The Broken Window Fallacy Definition

What is the broken window fallacy?

The broken window fallacy is a parable that is sometimes used to illustrate the problem with the idea that waging war is good for a nation’s economy. Its broader message is that an event that appears to be beneficial for those immediately involved may have negative economic consequences for many others.

The broken window fallacy was first voiced by the 19th century French economist Frederic Bastiat.

Key points to remember

  • The heart of the broken window error argues that spending money on items that have been destroyed does not lead to economic gain.
  • The broken window fallacy suggests that an event can have unintended negative ripple effects if money is redirected to fixing broken objects rather than new goods and services.
  • The theory suggests that a boost to one part of the economy can lead to losses in other sectors of the economy.
  • The parable used in the broken window fallacy illustrates the negative economic effects of war: money is diverted from the creation of consumer goods and services to the creation of weapons, and money is further spent on repair the damage caused by war.

Understanding the Broken Window Fallacy

In Bastiat’s tale, a boy breaks a window. The townspeople watching decide that the boy has in fact done a service to the community as his father will have to pay the town glazier to replace the broken window. The glazier will then spend the extra money on something else, which will boost the local economy. Onlookers come to believe that breaking windows stimulates the economy.

Bastiat points out that further analysis exposes the error. By forcing his father to pay for a window, the boy reduced the disposable income. His father will not be able to buy new shoes or other luxury products. Productivity also went down, as the time the father spent tending to the broken window could have been put to better use. So the broken window can help the glazier, but at the same time it deprives other industries and reduces the amount spent on other goods.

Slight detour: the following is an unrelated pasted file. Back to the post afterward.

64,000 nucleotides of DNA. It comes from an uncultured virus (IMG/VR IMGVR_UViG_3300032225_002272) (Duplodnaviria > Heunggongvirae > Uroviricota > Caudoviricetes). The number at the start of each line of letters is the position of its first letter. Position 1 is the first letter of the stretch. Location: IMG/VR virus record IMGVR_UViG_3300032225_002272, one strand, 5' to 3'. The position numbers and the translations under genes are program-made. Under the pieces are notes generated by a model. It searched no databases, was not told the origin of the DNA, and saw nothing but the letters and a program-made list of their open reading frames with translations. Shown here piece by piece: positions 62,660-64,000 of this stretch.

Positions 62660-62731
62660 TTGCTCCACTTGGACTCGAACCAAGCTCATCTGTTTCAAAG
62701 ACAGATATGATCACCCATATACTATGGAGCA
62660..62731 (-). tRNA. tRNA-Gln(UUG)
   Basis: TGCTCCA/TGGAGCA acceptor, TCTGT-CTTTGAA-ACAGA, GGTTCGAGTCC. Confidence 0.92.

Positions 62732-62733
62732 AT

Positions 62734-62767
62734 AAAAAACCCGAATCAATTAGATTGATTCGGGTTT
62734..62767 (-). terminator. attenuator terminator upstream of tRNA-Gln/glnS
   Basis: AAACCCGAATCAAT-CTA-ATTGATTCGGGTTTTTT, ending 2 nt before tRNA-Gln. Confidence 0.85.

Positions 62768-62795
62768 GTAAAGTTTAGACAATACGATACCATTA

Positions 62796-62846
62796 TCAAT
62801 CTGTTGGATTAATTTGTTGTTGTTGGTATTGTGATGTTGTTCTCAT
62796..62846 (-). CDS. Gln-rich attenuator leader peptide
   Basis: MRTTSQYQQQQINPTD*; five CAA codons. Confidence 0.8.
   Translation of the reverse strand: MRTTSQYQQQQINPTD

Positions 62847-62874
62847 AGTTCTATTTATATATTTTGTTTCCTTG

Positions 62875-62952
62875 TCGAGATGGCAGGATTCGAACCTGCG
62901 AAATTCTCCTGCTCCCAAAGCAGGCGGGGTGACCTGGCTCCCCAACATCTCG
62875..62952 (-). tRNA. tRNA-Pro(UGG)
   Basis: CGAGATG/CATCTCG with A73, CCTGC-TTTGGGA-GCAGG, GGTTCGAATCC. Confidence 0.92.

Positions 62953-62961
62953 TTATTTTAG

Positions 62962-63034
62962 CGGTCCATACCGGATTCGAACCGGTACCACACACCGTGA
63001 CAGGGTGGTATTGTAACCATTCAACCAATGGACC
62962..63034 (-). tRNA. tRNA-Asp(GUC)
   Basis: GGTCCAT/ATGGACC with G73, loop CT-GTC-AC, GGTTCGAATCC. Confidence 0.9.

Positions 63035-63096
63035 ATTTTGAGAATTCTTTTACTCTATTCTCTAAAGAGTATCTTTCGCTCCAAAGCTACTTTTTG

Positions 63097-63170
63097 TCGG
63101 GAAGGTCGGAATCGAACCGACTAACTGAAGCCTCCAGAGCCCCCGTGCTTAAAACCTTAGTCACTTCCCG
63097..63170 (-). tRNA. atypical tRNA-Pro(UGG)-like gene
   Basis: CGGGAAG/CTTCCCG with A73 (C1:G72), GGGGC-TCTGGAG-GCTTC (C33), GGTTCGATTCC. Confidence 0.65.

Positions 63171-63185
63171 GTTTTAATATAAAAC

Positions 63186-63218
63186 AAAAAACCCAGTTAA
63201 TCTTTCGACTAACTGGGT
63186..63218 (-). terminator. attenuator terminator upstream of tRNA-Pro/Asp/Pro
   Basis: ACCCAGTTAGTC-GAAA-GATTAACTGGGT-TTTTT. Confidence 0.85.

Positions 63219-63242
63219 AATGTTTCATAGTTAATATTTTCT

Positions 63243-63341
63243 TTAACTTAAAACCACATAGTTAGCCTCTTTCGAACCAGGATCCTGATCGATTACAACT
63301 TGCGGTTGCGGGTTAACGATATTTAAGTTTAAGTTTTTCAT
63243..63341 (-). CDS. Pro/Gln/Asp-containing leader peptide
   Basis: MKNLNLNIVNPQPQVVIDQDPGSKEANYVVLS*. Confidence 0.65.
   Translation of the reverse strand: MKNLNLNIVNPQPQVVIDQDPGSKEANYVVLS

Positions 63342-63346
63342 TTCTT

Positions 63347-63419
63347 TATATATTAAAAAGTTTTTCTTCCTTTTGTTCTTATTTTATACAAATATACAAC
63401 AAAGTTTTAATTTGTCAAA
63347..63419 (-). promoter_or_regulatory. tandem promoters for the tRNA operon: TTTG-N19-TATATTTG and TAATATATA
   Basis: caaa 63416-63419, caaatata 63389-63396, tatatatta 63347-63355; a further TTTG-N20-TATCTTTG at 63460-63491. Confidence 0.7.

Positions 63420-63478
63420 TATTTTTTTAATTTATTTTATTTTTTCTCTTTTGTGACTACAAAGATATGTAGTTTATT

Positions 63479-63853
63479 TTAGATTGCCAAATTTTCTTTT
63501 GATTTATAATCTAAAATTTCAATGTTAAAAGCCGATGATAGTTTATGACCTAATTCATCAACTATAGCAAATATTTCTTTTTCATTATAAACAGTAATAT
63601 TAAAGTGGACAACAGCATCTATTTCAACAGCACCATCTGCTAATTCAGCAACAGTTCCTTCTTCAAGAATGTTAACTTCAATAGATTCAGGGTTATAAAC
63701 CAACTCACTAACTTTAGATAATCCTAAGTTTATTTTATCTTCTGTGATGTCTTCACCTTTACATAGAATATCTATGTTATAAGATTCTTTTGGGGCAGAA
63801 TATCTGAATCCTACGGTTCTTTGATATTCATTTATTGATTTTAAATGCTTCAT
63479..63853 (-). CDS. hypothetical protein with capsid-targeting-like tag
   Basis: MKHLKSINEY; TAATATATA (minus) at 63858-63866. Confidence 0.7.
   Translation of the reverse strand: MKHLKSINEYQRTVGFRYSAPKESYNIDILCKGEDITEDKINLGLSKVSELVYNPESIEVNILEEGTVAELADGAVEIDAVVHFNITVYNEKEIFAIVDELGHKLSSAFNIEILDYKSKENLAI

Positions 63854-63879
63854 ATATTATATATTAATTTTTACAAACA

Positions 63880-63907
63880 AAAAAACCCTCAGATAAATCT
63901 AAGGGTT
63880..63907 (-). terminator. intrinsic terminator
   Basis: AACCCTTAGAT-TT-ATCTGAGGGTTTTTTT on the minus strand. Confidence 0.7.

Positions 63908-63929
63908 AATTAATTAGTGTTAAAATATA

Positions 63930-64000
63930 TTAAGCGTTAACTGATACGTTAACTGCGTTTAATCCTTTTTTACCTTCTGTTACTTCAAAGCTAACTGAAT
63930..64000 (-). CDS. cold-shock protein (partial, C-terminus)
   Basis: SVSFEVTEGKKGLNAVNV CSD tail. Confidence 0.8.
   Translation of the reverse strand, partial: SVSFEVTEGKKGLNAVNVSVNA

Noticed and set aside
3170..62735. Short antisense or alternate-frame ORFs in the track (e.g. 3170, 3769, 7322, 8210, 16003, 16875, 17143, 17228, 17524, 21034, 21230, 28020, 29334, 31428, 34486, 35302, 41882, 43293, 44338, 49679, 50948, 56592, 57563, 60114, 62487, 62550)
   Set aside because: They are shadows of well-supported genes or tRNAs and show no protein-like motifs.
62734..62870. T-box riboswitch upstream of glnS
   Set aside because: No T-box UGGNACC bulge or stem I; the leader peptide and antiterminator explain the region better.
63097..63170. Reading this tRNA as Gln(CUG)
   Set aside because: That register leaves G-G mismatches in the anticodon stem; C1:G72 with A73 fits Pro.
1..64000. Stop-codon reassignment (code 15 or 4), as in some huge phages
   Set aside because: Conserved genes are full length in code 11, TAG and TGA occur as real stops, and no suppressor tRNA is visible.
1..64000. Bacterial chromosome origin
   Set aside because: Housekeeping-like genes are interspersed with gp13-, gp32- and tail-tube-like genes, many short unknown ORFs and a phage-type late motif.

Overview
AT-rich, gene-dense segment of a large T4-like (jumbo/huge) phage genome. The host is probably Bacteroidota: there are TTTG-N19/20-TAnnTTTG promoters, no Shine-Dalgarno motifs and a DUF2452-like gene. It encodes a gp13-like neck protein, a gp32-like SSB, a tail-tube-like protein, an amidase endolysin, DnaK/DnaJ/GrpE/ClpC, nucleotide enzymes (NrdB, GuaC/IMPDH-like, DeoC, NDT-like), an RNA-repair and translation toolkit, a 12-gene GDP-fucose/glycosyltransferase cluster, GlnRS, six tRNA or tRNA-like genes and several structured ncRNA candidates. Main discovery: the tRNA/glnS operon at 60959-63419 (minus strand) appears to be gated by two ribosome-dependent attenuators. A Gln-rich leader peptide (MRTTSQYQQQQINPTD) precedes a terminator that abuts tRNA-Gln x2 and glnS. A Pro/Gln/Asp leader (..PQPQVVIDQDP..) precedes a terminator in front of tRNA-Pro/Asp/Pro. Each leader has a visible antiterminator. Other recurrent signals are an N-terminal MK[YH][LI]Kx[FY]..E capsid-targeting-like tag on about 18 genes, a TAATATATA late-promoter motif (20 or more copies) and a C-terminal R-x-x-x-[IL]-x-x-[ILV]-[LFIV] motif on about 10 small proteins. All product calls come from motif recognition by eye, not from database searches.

Bastiat also noted that the townspeople should have viewed the broken window as a loss of some of the real value of the town. Also, replacing something that has already been purchased is a maintenance cost, not a purchase of new goods, and maintenance does not stimulate production. In short, Bastiat suggests that destruction does not pay in an economic sense.

The war economy

The broken window fallacy is often used to discredit the idea that war stimulates a country’s economy. As with the broken window, war generates resources and Capital city be redirected from the production of consumer goods and services to the manufacture of weapons of war.

Moreover, post-war reconstruction will mainly involve maintenance costs and will further depress the production of consumer goods and services. The bottom line is that countries would be better off not fighting at all.

Lost Sales Opportunities

The broken window fallacy also demonstrates the viewers’ flawed conclusions. Considering the lucky glazier who will earn money by fixing the window, they forgot others who will be harmed, such as the cobbler who lost a sale because the money the father could have spent on new shows is now spent on repairing a product that has already been paid for.

Behavioral economists believe that consumers gain in satisfaction, this is called utility, by spending money on new goods rather than maintaining existing ones, even if the cost is higher. This is called loss aversion or prospect theory.

In this sense, the fallacy comes from making a decision looking only at the parties directly involved in the process. short term. On the contrary, Bastiat argues, we need to look at everyone whose businesses will be affected by the broken window.

The essential

The broken window fallacy holds that there is no economic gain in undoing the destruction caused by a certain event. Even though the capital will be spent to repair the damage, it is only a maintenance cost that does not stimulate the economy in the long run, because it is not a real increase in production economic. The money and time spent repairing the damage could be spent on more productive goods and services. In times of war, resources are diverted to the creation of weapons instead of using those resources to invest in areas that could increase real economic output.

Those interested in learning more about the broken window fallacy and other financial topics may consider enrolling in one of the best investment courses currently available.

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